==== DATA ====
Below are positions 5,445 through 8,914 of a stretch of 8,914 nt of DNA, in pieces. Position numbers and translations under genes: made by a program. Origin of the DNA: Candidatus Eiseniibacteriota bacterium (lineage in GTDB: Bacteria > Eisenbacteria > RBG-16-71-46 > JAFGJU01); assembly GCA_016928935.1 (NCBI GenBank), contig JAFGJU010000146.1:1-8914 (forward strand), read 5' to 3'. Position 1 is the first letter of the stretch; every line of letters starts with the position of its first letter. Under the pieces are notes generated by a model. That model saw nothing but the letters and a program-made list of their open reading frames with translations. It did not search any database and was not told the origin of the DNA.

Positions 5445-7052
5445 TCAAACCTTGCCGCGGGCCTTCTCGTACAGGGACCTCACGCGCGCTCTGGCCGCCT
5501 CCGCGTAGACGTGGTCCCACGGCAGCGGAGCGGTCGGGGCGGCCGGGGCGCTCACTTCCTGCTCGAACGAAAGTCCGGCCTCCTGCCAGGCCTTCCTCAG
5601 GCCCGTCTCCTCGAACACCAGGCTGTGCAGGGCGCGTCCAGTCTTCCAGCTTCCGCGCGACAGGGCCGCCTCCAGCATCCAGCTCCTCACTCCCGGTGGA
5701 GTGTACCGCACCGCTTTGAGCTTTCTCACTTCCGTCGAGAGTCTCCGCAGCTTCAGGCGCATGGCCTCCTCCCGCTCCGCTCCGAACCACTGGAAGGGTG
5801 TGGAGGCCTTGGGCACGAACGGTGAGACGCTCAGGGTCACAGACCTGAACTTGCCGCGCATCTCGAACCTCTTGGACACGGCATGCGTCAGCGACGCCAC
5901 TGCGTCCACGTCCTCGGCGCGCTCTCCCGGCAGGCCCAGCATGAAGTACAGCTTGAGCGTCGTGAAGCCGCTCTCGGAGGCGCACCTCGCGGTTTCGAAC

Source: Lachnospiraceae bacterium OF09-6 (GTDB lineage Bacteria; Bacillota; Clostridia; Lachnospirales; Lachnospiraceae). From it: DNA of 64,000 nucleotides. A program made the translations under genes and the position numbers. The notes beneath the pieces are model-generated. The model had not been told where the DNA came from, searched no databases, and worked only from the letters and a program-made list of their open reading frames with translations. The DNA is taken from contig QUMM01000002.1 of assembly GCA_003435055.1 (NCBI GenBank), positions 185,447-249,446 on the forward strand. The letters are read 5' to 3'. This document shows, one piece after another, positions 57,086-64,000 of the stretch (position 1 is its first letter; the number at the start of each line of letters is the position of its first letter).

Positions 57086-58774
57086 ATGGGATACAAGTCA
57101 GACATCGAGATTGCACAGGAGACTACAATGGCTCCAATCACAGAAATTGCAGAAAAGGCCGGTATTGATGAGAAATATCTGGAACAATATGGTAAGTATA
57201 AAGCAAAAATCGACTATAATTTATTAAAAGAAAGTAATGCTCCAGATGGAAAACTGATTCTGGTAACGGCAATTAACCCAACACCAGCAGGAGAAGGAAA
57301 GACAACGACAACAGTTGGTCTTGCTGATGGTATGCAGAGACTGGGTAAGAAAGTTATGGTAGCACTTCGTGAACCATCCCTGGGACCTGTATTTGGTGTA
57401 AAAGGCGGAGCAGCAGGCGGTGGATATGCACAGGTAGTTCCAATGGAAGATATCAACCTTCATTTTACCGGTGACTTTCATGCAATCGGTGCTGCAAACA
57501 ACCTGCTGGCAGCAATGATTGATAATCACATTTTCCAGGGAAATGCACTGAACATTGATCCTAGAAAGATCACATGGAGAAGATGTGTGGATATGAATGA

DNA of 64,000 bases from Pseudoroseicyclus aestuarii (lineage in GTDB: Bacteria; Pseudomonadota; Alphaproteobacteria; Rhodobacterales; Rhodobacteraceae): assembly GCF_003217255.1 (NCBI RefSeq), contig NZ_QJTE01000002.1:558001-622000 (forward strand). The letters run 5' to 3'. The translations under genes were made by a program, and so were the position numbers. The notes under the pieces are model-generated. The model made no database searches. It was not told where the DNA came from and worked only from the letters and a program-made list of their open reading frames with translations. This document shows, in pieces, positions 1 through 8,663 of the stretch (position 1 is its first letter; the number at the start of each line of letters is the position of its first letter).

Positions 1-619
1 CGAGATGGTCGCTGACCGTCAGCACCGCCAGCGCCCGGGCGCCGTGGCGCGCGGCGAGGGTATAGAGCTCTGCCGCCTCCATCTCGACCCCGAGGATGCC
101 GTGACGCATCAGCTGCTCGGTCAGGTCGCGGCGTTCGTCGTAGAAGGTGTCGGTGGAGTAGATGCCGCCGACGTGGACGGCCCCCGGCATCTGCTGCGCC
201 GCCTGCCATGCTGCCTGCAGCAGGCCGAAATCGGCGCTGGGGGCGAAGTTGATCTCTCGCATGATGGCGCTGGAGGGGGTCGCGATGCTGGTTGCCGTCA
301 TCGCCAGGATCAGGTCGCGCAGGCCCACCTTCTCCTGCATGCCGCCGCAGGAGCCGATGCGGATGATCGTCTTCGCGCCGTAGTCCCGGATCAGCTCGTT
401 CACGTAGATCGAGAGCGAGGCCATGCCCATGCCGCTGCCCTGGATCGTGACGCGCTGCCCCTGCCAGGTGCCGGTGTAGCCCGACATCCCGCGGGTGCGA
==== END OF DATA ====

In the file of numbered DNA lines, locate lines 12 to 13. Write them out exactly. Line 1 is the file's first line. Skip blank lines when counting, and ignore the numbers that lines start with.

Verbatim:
57101 GACATCGAGATTGCACAGGAGACTACAATGGCTCCAATCACAGAAATTGCAGAAAAGGCCGGTATTGATGAGAAATATCTGGAACAATATGGTAAGTATA
57201 AAGCAAAAATCGACTATAATTTATTAAAAGAAAGTAATGCTCCAGATGGAAAACTGATTCTGGTAACGGCAATTAACCCAACACCAGCAGGAGAAGGAAA